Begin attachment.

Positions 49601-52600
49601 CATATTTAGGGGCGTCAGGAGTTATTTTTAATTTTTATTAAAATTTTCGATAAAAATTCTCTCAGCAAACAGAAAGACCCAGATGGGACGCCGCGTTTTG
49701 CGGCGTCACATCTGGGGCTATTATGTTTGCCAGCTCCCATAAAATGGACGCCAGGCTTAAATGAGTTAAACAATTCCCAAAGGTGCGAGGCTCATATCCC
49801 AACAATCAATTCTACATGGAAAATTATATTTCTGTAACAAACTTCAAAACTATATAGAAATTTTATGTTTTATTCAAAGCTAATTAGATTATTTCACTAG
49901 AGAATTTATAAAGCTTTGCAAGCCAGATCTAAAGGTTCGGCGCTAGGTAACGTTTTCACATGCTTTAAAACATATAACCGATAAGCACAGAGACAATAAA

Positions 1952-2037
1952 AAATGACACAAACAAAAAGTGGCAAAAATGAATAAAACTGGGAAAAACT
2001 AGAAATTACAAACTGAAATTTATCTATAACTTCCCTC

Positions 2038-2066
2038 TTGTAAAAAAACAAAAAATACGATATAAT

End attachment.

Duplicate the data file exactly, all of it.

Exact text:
Positions 49601-52600
49601 CATATTTAGGGGCGTCAGGAGTTATTTTTAATTTTTATTAAAATTTTCGATAAAAATTCTCTCAGCAAACAGAAAGACCCAGATGGGACGCCGCGTTTTG
49701 CGGCGTCACATCTGGGGCTATTATGTTTGCCAGCTCCCATAAAATGGACGCCAGGCTTAAATGAGTTAAACAATTCCCAAAGGTGCGAGGCTCATATCCC
49801 AACAATCAATTCTACATGGAAAATTATATTTCTGTAACAAACTTCAAAACTATATAGAAATTTTATGTTTTATTCAAAGCTAATTAGATTATTTCACTAG
49901 AGAATTTATAAAGCTTTGCAAGCCAGATCTAAAGGTTCGGCGCTAGGTAACGTTTTCACATGCTTTAAAACATATAACCGATAAGCACAGAGACAATAAA

Positions 1952-2037
1952 AAATGACACAAACAAAAAGTGGCAAAAATGAATAAAACTGGGAAAAACT
2001 AGAAATTACAAACTGAAATTTATCTATAACTTCCCTC

Positions 2038-2066
2038 TTGTAAAAAAACAAAAAATACGATATAAT